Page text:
An inertial frame of reference is one that is either at complete rest or moving with a constant speed. While you are within an inertial frame of reference, there is no possible mechanical experiment that can determine the speed of that frame of reference. In the example above, the earth is an inertial frame of reference. When the object is dropped it appears to fall straight to the ground. To an observer outside the frame of reference, it continues to move along with the frame of reference while it falls to the ground. The discovery of light as a wave seemed to introduce a loophole in this.
As the properties of a wave are dependent on its velocity, shouldnt a ray of light from the lantern on a speeding train look different to the light given off by a lantern on the station it is approaching?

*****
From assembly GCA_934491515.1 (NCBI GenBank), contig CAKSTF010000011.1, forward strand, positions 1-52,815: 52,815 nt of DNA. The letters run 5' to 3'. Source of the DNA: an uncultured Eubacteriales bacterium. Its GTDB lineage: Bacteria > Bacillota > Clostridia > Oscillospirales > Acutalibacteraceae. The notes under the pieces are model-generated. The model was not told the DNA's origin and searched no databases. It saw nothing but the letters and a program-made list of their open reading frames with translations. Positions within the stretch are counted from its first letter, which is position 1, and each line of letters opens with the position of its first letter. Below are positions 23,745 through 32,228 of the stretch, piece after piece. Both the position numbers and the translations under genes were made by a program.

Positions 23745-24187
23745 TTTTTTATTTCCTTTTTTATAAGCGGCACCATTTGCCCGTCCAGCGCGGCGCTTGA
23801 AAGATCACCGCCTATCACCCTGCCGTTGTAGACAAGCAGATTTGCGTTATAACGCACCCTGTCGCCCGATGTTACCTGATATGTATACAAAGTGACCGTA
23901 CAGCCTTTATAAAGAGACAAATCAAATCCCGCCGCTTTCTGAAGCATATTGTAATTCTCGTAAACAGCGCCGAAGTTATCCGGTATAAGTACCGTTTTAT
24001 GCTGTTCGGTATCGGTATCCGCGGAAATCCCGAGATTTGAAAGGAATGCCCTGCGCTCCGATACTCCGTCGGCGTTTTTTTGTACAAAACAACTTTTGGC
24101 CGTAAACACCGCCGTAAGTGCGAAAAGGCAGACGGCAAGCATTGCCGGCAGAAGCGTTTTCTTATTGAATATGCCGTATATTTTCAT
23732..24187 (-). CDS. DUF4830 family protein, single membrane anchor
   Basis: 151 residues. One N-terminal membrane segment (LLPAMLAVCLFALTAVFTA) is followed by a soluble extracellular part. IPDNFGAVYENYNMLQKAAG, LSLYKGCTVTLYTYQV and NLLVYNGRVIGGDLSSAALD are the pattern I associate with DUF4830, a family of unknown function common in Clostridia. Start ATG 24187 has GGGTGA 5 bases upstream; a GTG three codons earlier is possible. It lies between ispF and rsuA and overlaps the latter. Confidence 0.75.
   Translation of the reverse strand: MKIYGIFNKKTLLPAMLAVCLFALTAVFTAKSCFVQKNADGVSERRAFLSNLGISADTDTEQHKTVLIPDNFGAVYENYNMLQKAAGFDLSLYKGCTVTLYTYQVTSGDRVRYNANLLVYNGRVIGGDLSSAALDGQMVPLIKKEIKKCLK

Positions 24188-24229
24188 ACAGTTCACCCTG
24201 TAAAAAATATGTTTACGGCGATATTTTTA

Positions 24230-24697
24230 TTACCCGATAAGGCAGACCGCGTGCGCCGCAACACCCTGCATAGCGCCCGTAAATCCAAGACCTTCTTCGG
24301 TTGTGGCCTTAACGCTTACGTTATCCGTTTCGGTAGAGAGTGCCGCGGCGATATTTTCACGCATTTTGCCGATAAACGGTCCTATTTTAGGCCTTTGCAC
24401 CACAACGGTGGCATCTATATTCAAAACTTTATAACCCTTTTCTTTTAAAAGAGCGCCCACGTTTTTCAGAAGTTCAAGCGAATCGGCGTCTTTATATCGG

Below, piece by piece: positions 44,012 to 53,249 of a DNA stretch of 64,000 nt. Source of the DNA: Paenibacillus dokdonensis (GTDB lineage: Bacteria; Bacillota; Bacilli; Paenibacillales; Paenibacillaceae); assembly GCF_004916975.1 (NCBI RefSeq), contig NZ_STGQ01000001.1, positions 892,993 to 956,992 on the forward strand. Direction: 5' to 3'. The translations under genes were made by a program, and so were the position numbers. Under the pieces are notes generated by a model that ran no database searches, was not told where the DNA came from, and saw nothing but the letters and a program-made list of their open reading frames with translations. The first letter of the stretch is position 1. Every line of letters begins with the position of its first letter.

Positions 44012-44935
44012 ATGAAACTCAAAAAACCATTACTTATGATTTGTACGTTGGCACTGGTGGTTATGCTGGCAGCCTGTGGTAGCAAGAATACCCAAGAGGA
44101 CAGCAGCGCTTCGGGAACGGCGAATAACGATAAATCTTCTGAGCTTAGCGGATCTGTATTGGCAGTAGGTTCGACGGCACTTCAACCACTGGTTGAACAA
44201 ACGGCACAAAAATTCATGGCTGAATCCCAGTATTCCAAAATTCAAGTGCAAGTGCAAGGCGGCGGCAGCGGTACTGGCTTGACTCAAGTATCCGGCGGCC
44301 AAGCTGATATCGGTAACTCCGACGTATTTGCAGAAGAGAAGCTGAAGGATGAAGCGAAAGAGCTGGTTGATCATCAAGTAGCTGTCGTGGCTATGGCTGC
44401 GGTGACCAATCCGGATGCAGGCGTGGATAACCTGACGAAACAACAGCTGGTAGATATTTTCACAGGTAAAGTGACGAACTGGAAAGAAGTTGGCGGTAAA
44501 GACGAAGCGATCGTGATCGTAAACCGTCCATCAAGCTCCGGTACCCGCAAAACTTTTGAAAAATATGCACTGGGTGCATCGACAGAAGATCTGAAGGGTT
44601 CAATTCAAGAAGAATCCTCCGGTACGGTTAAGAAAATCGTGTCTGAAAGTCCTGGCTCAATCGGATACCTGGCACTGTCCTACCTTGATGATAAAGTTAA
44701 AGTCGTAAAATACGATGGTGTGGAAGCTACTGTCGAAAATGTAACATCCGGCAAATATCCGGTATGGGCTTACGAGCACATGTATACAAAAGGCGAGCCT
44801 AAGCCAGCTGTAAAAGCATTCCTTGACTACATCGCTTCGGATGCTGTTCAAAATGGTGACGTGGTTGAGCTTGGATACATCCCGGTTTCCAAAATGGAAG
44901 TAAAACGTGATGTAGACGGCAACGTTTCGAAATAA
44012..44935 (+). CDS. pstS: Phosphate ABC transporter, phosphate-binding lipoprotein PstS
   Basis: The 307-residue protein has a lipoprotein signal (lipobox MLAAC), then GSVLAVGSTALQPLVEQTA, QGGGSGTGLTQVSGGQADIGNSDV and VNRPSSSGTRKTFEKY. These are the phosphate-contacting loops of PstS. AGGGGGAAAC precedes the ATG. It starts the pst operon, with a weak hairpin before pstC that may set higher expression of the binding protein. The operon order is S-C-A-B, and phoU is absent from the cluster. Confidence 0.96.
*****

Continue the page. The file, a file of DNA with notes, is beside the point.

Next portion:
In 1801 Thomas Young devised an experiment that showed properties of light unique to waves. This presented problems for physicists as waves needed a medium to travel in. The proposed medium was that of aether, a transparent substance that was perfectly transparent and that filled all space. This meant that to determine your velocity, even in an inertial frame of reference, all you had to do was measure the speed of two light rays travelling at right angles. The aether would in theory affect the light differently depending on weather it was shone directly into the aether, or allowed to travel sideways, decreasing its effect on the light beam. This is what A. A. Michelson and E. W. Morley did in 1887. However they could not find a single difference in way each beam of light travelled, instead they found the speed of light to be constant. This is where Einstein steps in.